I dumped fish heads and carcasses into a pot with two quarts of water and brought the pan to a simmer.
I had filleted the fish the night before after an afternoon of ice fishing on a Chetek area lake. Normally I would have tossed the remains in the trash — in the summer I bury them in the back yard, but that’s not an option in winter — but I had a new use for them.
They would be boiled to produce the stock for Wisconsin fish chowder, or “Sconnie chowder” as writer and food critic John Motoviloff called it in an article. The February issue of “Wisconsin Natural Resources,” a bi-monthly magazine put out by the state Department of Natural Resources, contained a recipe for that fish dish.
The February issue of the magazine may be the last one. Gov. Scott Walker calls for eliminating it in his proposed 2017-19 state budget. This would end a publication that dates back to 1919, although the modern version has more color photos than old issues.
But more on the February issue.
I was looking for an article about the future of North American wildlife conservation funding, which also turned out to be written by Motoviloff. Then I came across the chowder recipe. Motoviloff described himself as an East Coast transplant who missed the homemade fish chowder he used to have until he figured out he could make it by substituting the bones and fillets of Wisconsin fish.
For his writing, Motoviloff had the satisfaction of seeing his work in the magazine and not much else. Unless the DNR has changed its policy, stories in the magazine are either staff written or contributed.
The magazine is supported by subscriptions — $8.97 for a year — and from patron license purchasers, which was how I came to get it. A patron license costs $165 and includes just about every license or sticker the DNR offers. Patron license buyers, about 40,000 of us, make up slightly more than half of the magazine’s circulation.
The governor says killing the magazine will save patron license buyers money, but patron license buyers have not been clamoring to get rid of it. This has more to do with policy than budgets.
The governor does not consider science, education or communication to be part of the DNR’s “core mission.” The previous budget got rid of many DNR staff and singled out scientists, educators and communications folks for special persecution. In that case, getting rid of the researchers didn’t necessarily save general state income tax dollars. Their positions were mostly supported by federal funds coming back to the state.
The magazine has always been a company magazine, not freewheeling journalism. You will never find a story critical of DNR management or decisions by the Natural Resources Board or the state Legislature.
In paging through the February edition, I don’t see anything controversial. There is a photo essay titled “Picturing Wisconsin Lighthouses.” Other topics include such topics as preserving pine relics, tribal youths working on summer conservation projects, Wisconsin geology, and an “envirothon” — an outdoor environmental competition for middle schoolers. The magazine also has a piece on Saddle Mound, a sandstone outcrop in Jackson County, and another about a natural area in northern Wisconsin.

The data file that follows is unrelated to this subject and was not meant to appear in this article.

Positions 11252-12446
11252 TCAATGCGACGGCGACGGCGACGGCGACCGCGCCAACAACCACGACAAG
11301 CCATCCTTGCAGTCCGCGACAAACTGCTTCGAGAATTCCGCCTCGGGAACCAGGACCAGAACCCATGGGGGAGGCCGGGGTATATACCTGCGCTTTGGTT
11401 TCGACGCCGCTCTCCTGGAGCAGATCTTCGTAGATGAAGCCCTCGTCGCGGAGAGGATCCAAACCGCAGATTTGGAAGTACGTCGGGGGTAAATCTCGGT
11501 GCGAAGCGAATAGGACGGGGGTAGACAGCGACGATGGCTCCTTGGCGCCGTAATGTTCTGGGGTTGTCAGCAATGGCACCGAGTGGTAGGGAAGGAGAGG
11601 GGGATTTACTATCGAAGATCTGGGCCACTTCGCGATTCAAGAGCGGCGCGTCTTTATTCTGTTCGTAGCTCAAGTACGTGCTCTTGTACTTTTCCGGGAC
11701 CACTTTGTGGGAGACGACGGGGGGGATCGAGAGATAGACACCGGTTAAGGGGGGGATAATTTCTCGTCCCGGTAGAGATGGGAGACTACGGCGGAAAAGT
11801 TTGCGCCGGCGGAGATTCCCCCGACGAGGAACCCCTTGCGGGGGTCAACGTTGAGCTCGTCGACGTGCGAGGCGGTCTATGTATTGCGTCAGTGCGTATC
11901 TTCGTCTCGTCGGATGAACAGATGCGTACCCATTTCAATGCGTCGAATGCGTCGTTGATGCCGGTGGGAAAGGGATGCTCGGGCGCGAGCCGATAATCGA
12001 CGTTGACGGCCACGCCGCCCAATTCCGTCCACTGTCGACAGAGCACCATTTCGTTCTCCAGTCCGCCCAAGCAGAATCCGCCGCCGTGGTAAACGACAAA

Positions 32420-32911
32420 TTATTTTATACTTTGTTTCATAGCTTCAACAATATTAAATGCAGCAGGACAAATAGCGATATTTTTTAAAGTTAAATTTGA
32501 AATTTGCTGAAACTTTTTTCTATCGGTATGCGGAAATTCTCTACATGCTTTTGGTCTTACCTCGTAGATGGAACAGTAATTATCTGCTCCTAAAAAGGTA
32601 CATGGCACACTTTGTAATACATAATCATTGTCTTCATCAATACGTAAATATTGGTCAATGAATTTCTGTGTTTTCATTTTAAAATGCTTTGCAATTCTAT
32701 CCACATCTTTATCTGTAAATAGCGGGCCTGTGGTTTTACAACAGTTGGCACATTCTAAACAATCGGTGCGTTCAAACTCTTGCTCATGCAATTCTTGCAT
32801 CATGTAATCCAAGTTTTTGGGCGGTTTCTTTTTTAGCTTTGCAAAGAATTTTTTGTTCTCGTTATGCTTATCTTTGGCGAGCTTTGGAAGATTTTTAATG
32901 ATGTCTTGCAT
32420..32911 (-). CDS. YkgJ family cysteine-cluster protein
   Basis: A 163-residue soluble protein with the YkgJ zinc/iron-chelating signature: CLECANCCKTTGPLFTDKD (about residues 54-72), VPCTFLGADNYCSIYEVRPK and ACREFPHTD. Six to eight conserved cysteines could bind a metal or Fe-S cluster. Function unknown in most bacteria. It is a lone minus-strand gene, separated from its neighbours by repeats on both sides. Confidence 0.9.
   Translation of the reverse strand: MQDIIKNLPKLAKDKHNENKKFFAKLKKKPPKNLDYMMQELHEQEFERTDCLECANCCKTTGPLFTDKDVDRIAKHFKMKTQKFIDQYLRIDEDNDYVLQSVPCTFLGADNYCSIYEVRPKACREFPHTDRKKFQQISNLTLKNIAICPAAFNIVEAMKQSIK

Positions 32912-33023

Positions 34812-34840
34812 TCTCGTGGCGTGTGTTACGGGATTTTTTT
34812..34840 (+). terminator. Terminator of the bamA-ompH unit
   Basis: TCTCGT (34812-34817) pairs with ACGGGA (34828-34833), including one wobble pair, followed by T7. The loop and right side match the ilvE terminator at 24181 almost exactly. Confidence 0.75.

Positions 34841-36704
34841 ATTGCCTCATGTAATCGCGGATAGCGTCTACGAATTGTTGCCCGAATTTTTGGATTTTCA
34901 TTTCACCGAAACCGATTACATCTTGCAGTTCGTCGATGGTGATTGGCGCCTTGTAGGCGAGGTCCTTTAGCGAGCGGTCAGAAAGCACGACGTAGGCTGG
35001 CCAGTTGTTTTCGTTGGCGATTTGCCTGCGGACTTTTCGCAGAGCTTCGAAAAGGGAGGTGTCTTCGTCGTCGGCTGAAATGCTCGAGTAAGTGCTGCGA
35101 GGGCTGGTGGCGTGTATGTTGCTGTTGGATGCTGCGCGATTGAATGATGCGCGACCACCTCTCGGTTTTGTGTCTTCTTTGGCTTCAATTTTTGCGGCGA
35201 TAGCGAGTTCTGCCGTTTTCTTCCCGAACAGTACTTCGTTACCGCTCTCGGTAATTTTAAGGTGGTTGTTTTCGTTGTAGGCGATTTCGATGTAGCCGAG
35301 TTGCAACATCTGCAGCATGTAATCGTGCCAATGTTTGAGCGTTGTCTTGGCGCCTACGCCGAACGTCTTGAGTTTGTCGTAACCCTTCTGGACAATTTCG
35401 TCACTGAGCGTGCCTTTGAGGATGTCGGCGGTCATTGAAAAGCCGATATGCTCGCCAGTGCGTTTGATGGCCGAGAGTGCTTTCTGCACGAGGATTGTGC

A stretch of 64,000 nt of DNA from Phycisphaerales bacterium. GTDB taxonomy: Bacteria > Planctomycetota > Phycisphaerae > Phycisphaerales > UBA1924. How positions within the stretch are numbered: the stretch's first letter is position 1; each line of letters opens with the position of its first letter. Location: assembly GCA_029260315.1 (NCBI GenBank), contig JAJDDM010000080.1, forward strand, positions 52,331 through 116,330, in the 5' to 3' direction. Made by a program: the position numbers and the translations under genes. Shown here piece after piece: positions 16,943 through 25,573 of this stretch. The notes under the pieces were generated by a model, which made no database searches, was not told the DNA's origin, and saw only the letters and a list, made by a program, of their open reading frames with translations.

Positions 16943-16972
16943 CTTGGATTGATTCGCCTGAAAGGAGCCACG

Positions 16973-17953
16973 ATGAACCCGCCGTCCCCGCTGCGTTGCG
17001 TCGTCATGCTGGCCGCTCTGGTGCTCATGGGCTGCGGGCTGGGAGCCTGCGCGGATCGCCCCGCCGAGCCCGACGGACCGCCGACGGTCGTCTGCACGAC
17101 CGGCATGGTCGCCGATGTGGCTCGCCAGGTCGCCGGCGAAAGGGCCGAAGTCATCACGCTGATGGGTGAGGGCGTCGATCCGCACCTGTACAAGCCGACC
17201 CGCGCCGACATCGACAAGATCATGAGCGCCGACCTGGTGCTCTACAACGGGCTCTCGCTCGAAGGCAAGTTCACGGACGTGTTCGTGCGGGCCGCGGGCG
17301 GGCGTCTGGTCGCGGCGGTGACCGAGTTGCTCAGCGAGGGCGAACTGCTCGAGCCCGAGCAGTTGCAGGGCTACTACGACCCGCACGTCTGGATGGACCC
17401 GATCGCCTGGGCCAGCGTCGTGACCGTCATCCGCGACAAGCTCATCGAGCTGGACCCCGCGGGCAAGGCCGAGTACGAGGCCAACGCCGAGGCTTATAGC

The magazine also contains a section with letters and photos sent in by readers. Sometimes readers are from out-of-state, so the magazine may have some value for tourism. If a writer had a question, DNR wildlifers or other staff responded. Eau Claire resident Dan Perkins had a photo of an extra-large puffball mushroom from his backyard in this section of the magazine.
The issue’s main story was titled “Groundwater: Powering Wisconsin’s Economy.” It was a quality story with attractive graphics and layout. The article could easily could have delved into controversial areas, such as the effects of groundwater pumping on the lakes of the central sands region, or DNR’s policy of rubber stamping high-capacity well applications, or the extensive groundwater contamination in Waushara County from manure. They didn’t go there.
I looked over a few back issues of the magazine, but all the stories seemed harmless. December’s issue included articles about snowshoeing and winter camping and aquatic plants under the ice. In October, Wisconsin Natural Resources contained stories about youths shooting their first deer, dancing cranes and urban coyotes.
But the magazine has offended those in positions of power, according to a former editor, Natasha Kassulke, who left the publication in July.
All articles in the magazine came under increased scrutiny after the Walker administration took power, especially after magazine editors ran an insert about global warming from UW-Madison’s Nelson Institute, Kassulke said. At one time, this would have been considered the Wisconsin Idea — getting information from the university to the public. Now our state leaders believe there is information the rank-and-file shouldn’t have.
Among the stories that higher-ups killed, Kassulke said, was a story about restoring the pine marten, a rare member of the weasel family that can climb trees and eats chipmunks and red squirrels. That would make them popular with some homeowners, but the story included a map of the pine marten’s range in Wisconsin and that range included a remote area in Iron and Bayfield counties where a big mine was scheduled to be built.
That map was enough to have the story pulled, according to Kassulke. Such are the times we live in.
I’ll hang on to the February issue of Wisconsin Natural Resources magazine. It may become a collector’s item. Besides, it contains that chowder recipe.
Knight is a Leader-Telegram correspondent who lives in the Eau Claire County town of Seymour.